The US Department of Education has extended a hiatus on student loan payments that was scheduled to expire at the end of the month.
The abstention period, which was to end on January 31, was extended until September 30 following a request from President Joseph R. Biden Jr.
Under forbearance, federal student loan interest rates are set at zero and student loan payments and collections have been suspended.
“Too many Americans are struggling to afford basic necessities and provide for their families,” the department said in a statement. declaration announcing the extension. “They shouldn’t have to choose between paying off their student loans and putting food on the table.”
While forbearance is more important for graduates and alumni who have already started repaying their financial aid, current UC students may still enjoy some benefits.
âStudent loan borrowers can now continue to enjoy an automatic interest-free pause on payments until September 30, 2021 on federal student loans,â said Dave Peterson, assistant vice-president overseeing the student financial aid, in an emailed statement to The News Record.
“This relief does not extend to private student loans,” he added.
According to The data from the Department of Education, up to 55% of undergraduates receive federal student aid.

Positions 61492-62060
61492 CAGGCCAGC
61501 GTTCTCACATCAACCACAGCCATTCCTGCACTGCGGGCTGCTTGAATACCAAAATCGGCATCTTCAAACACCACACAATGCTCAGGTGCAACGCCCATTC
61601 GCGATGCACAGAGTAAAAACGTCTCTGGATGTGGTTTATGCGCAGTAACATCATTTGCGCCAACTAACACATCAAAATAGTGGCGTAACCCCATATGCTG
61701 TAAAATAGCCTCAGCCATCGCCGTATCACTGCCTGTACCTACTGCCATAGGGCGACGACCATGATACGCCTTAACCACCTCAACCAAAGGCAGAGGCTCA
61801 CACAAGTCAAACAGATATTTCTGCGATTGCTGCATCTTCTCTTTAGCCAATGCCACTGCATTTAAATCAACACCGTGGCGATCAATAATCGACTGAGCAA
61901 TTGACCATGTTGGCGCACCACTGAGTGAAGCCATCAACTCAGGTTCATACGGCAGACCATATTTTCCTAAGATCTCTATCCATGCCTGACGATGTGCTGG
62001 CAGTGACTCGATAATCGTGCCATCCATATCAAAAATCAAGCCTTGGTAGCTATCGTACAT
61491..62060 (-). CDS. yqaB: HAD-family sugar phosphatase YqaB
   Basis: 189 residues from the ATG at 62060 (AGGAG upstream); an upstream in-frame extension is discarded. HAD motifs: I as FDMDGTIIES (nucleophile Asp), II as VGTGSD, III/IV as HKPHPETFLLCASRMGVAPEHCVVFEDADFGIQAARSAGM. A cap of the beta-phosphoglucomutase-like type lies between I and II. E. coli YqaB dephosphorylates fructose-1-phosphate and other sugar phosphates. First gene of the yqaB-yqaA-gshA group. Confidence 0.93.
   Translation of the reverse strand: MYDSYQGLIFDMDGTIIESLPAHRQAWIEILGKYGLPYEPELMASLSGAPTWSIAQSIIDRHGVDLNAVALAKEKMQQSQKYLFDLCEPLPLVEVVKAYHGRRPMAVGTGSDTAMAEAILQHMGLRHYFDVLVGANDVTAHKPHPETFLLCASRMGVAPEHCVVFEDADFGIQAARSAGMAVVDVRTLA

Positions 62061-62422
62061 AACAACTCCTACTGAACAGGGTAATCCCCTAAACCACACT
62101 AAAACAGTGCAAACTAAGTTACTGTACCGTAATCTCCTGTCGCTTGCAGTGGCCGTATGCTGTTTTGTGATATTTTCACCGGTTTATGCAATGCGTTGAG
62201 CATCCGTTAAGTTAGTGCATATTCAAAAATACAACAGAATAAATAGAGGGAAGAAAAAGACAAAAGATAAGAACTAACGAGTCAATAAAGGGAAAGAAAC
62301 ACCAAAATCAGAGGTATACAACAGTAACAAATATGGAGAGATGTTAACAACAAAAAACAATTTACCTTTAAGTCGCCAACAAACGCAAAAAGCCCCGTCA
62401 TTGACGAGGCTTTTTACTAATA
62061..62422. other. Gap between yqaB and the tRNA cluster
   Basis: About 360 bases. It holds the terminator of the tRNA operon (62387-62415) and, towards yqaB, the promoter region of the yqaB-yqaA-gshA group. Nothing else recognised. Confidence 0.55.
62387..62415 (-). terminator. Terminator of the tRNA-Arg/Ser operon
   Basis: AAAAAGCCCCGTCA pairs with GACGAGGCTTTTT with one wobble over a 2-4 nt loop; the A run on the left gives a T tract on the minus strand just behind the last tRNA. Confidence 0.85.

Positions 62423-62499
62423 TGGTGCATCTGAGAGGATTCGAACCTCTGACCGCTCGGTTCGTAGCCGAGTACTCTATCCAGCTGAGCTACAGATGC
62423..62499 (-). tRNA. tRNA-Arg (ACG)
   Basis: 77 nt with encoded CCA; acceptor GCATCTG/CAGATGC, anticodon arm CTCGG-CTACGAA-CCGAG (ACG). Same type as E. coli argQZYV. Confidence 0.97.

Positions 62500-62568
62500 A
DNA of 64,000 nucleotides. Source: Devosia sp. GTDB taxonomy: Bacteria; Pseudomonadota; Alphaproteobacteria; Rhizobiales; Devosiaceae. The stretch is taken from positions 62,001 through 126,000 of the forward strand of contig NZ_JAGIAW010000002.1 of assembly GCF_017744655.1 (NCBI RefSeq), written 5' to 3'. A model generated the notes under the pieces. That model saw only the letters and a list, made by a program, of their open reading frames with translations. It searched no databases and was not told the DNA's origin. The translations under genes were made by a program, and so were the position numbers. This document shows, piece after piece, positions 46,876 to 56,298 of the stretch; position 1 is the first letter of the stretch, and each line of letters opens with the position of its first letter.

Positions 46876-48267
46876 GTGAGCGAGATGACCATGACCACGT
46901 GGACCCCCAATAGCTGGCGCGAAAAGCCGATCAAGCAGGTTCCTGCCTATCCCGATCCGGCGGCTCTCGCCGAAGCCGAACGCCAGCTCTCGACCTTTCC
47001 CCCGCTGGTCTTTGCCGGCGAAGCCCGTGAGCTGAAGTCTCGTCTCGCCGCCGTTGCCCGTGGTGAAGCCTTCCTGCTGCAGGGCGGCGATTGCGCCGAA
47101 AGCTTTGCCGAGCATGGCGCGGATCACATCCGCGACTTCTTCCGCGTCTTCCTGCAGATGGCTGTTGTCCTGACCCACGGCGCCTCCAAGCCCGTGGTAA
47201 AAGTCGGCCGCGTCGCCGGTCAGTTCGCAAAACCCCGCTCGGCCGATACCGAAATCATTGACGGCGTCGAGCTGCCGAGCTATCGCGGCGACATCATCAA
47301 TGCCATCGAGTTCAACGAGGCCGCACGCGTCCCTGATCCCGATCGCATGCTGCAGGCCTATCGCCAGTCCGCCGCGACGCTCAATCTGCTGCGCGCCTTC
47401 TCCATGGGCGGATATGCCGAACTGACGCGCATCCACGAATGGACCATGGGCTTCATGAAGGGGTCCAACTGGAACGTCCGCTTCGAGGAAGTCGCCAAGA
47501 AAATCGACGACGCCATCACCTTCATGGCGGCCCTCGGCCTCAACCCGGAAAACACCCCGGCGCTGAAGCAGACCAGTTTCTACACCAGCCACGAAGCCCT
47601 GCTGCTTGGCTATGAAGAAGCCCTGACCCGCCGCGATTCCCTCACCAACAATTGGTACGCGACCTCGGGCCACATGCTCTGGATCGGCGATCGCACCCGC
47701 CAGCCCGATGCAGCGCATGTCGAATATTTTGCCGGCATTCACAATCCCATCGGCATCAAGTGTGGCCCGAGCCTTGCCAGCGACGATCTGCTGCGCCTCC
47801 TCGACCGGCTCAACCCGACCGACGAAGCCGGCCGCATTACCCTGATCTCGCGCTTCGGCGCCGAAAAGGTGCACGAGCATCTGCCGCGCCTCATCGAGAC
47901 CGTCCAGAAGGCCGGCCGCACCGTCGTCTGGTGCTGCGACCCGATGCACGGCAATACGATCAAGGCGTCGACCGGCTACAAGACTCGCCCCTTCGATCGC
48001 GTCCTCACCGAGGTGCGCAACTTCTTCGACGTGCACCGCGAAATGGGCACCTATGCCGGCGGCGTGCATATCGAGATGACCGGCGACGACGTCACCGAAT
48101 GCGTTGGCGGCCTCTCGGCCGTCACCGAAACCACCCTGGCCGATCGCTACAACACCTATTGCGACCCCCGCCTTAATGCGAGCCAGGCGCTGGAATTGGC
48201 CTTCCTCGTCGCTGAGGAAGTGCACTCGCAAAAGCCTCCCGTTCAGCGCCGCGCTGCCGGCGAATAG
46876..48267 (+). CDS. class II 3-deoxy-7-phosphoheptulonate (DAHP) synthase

Students attending four-year public universities took on an average of $ 7,500 in student loans, the data showed. Full-time, financially independent students take out more loans – on average $ 10,200 – than students who still depend on the income of their parents or guardians.
But just because UC students who have accepted federal aid and are still enrolled in courses get a cut in their interest rates, doesn’t mean they should. defer payment of their balance, according to Peterson.
âMy recommendation is that federal student loan borrowers continue to pay off their student loans to reduce the principal balance and save money on interest,â he said. “Additionally, federal student loan borrowers should contact their student loan officers and review existing student loan repayment options after September 30, 2021.”
According to a Washington Post report, Capitol Hill Democrats are seeking to write off up to $ 10,000 in student loan debt through congressional legislation.
Given the party’s slim majority in the Senate, it is uncertain whether such legislation will be successful.